Today in Terrible Ideas: An IndyCar road race at the Brickyard...?

Imagine the cars going the other direction... and a lot more aluminum visible in the grandstands. (Photo by Robert Laberge/Getty Images)

I've been doing my best lately to be as positive as possible given the events of October. It has been a difficult, but rewarding, process to mine the bright spots from a period in time that, if I'm being honest, can pretty much suck it.

But occasionally a situation requires blunt, harsh negativity, and this is one of those times.

See, I hear that some people within INDYCAR are considering putting on a second IZOD IndyCar Series race at the Indianapolis Motor Speedway. On the road course. In May.

Now, before you start bracing yourselves for traditionalist vitriol, I'm not even going to go there. There's TrackForum and Robin Miller for that.

I am, however, going to come down like a ton of bricks on this tremendously stupid idea and the people who are considering it - people who obviously didn't apply much brain power to their reasoning process.

On a very, very superficial level, it makes a bit of sense, right? I mean, the parent company of INDYCAR owns IMS too. INDYCAR is looking at a possible shortage of events for 2012, so why not use what's already in the portfolio? We have the track, we have the alternate layout, and we have a city full of rabid racing fans in the epicenter of INDYCAR's popularity. SLAM FRICKIN' DUNK, YO.

Yeah, great, except that even a cursory appeal to common sense reveals that this idea actually is about as smart as that time you ate that Hot Fire Burrito right before a cross-country flight.

First - and perhaps most importantly - the IMS road course sucks for anything with more than two wheels. Hell, the idea to build it in the first place was only good when people thought it would be the permanent home of the USGP, because having F1 stop by Indianapolis once a year forgave a lot of shortcomings. But the technical sections of the road course are total momentum-killers for race cars. Flat turns, tight radii, and a narrow groove, and the parade is on.

Soooooo, the race wouldn't be very exciting, you say? If only that was the single downside. Getting fans to come out and watch this turd in the punchbowl would be a bigger challenge than, say, convincing Bryan Sperber to let INDYCAR race at Phoenix International Raceway again.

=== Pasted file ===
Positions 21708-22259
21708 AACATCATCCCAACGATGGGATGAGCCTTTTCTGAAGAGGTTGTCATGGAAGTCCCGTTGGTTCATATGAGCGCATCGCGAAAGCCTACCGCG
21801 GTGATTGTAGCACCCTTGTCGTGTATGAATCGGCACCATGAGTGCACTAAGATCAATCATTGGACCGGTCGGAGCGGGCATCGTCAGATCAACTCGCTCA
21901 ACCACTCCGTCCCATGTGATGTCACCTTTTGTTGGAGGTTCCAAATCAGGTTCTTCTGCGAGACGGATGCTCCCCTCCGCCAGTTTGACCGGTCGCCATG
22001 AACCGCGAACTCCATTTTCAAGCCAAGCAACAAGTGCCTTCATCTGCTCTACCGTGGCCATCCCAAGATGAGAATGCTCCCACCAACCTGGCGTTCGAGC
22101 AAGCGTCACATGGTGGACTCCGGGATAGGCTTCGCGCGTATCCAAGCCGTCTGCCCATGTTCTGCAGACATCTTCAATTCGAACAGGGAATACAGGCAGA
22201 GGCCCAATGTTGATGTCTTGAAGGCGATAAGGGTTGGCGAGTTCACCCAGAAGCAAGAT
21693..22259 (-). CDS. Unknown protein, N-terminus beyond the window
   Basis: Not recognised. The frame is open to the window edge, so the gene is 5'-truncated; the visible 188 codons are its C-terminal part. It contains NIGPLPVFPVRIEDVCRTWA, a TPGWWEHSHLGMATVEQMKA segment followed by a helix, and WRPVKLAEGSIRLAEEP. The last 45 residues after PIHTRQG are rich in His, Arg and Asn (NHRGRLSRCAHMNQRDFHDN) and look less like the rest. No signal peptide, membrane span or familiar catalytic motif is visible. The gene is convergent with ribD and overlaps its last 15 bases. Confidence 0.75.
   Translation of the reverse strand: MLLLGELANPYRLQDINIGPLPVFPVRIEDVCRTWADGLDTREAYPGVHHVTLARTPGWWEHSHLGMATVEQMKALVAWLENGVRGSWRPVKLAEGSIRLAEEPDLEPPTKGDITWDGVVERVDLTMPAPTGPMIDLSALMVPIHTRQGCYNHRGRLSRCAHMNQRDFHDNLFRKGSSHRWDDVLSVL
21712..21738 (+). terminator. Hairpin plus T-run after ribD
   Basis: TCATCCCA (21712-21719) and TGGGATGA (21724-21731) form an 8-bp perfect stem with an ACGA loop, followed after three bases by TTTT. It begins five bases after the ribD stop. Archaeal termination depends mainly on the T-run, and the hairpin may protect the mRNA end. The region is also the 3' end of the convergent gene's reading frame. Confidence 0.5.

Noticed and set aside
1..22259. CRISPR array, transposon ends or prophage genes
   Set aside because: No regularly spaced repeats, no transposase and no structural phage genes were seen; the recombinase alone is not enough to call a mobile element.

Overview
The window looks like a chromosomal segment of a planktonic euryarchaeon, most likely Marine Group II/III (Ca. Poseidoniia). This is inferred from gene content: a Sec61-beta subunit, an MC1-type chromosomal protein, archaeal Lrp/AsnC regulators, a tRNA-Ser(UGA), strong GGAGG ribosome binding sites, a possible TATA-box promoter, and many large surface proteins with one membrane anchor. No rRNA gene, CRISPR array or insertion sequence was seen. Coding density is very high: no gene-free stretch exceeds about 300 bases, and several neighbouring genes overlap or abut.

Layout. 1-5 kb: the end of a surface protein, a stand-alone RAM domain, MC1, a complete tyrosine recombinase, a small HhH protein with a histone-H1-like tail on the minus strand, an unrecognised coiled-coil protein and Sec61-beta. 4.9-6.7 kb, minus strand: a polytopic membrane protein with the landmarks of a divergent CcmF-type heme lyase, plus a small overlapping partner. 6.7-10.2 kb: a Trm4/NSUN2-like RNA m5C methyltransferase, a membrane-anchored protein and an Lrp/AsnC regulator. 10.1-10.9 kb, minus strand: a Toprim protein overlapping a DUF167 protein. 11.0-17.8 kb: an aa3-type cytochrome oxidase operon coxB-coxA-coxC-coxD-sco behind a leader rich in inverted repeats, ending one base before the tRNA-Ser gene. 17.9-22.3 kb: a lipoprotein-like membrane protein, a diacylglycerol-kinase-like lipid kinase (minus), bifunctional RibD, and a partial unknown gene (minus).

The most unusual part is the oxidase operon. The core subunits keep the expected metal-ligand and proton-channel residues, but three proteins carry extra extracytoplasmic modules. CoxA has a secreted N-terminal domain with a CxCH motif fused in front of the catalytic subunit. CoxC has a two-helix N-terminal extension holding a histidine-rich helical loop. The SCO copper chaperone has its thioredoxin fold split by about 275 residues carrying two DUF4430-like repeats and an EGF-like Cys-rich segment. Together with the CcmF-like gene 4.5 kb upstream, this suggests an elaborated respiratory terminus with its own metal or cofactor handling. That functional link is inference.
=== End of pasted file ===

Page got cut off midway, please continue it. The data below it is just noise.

Yes, it's Indianapolis, but it's also Indianapolis in a down economy. Fans have to save disposable income and vacation days to accommodate their desire to see a race, first of all. That's easier to do with a few months separating events, but as we've seen with the recent downturn in attendance at the NASCAR Brickyard 400, a lot of folks are cutting back on the number of races they bother see in person because they simply can't afford to do more. In prior years, perhaps, fans could go to several marquee races a year; in this harsh economic climate, they are becoming more selective.

Beyond that, though, exactly what leads anyone to believe that any racing event at IMS in the month of May besides the 500 itself will draw more than an anemic trickle of die-hard fans? They can't draw for Pole Day, Bump Day, Carb Day, or even Kid Rock Day. The Freedom 100? If people prefer staying in their converted U-Haul in the Coke lot instead of heading to the stands to see this race, well... that says it all, doesn't it?

The most ardent traditionalists will kvetch about how the Speedway hasn't been the same since they opened it back up to races other than the Indy 500. Certainly, IMS lost a bit of mystique by hosting more than its signature race, but at least the brands have until now been unique. You could at least pretend that the races at the Brickyard were jewels in a crown - The 500, the USGP, the Brickyard 400, MotoGP. Positive thinkers believed that those additional races bolstered the track's portfolio, even though attendance for those events generally declined after the inaugural events.

But the traditionalists have a valid point, in that part of what made Indianapolis so special for so many years is that, to paraphrase Eminem, you only had one shot a year at the Brickyard, and you could not miss your chance to triumph if you presented with one. But today, Tony Stewart - one of Indy's favorite sons and a lifelong worshipper of the track and its history - is content because he has won at Indianapolis... in a stock car. His thoughts about the Indy 500? Sure, it would have been nice to win it. But, meh, I'm good.

So with that in mind, what happens to Indy's stature when second-tier races are added to that portfolio... even worse, a second-tier race for the self-same cars that compete in the track's raison d'etre only weeks before the Big Event itself? Sure, NASCAR races at Daytona twice, but six months apart, and at least the Pepsi 400 races on the Independence Day holiday weekend which gives the race its own festival atmosphere. What corresponding justification is there for an "undercard" IndyCar race at IMS?

The truth is that there is no motivating factor for even thinking about a second IndyCar race at IMS - even on the road course instead of the oval - other than convenience. Is that worth the catastrophic dilution of the IMS brand... particularly after the long struggle to make the Greatest Spectacle in Racing generally relevant again?

This is a trial balloon that needs to be deflated quickly and finally. Dumb decisions only become so if they're actually made.

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